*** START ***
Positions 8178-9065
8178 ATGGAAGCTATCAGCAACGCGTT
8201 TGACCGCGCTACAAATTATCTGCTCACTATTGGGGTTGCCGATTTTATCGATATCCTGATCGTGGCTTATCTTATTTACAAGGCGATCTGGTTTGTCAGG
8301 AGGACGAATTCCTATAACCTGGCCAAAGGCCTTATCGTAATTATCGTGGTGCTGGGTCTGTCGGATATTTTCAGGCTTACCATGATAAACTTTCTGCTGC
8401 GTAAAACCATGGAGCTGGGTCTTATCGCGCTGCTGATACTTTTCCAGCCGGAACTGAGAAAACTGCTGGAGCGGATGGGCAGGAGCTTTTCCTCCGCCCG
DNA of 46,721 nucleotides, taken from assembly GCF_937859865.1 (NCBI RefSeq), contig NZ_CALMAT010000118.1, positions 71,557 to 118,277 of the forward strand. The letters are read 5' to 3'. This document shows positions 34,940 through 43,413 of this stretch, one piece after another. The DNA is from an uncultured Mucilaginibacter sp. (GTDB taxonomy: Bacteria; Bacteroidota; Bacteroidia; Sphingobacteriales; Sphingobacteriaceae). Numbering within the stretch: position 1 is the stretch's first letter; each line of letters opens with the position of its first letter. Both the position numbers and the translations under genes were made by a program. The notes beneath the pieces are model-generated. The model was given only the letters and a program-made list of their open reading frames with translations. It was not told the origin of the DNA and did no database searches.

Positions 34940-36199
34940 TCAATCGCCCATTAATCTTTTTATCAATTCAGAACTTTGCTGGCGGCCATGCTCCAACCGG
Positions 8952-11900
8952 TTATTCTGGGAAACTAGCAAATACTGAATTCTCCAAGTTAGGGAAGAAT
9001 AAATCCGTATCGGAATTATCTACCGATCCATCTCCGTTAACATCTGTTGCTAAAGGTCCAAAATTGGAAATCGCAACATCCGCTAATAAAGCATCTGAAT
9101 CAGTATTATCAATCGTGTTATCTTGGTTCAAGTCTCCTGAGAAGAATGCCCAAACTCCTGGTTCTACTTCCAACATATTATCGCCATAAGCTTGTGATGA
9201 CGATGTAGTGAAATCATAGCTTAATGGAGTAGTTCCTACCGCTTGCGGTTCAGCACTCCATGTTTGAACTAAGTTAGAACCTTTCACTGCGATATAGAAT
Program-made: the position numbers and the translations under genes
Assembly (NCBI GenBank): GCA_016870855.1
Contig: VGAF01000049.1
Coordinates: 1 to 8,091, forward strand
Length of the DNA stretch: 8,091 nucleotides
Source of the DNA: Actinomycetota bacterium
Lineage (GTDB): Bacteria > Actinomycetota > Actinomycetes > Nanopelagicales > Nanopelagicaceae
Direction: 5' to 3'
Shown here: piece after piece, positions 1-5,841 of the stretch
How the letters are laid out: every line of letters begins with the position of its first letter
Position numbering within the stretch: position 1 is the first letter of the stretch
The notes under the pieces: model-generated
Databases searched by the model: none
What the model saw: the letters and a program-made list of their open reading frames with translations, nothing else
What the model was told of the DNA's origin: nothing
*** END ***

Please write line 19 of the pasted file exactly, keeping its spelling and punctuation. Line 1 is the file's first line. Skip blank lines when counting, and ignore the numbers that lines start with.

Source of the DNA: Actinomycetota bacterium